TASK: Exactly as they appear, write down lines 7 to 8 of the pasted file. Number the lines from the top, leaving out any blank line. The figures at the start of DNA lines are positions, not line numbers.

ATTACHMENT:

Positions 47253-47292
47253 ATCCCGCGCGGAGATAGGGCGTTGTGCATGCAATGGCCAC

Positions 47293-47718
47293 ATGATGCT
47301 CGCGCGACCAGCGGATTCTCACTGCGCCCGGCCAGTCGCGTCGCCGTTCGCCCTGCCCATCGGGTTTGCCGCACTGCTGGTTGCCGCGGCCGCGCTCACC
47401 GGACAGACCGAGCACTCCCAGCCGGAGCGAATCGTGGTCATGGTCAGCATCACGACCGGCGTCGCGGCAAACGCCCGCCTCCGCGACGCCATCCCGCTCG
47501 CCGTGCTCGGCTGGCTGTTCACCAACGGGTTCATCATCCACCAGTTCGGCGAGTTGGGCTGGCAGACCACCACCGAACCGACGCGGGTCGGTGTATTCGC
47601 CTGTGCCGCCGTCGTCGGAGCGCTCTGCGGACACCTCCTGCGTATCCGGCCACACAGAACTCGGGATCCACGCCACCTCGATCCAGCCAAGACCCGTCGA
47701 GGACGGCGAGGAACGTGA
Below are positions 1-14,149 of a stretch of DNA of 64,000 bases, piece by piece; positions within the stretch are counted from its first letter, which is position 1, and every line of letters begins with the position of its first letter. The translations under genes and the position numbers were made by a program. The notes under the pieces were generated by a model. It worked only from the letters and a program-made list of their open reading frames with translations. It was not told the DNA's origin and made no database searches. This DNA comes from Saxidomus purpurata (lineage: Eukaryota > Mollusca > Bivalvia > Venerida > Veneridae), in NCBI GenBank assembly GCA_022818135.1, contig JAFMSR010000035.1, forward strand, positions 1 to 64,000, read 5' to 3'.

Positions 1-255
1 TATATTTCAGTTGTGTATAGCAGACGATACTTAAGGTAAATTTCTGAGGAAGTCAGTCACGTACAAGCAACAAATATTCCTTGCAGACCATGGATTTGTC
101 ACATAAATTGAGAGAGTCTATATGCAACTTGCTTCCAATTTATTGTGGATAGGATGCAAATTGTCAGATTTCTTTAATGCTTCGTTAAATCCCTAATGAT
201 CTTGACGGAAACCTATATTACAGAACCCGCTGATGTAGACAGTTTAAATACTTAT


47501 CCGTGCTCGGCTGGCTGTTCACCAACGGGTTCATCATCCACCAGTTCGGCGAGTTGGGCTGGCAGACCACCACCGAACCGACGCGGGTCGGTGTATTCGC
47601 CTGTGCCGCCGTCGTCGGAGCGCTCTGCGGACACCTCCTGCGTATCCGGCCACACAGAACTCGGGATCCACGCCACCTCGATCCAGCCAAGACCCGTCGA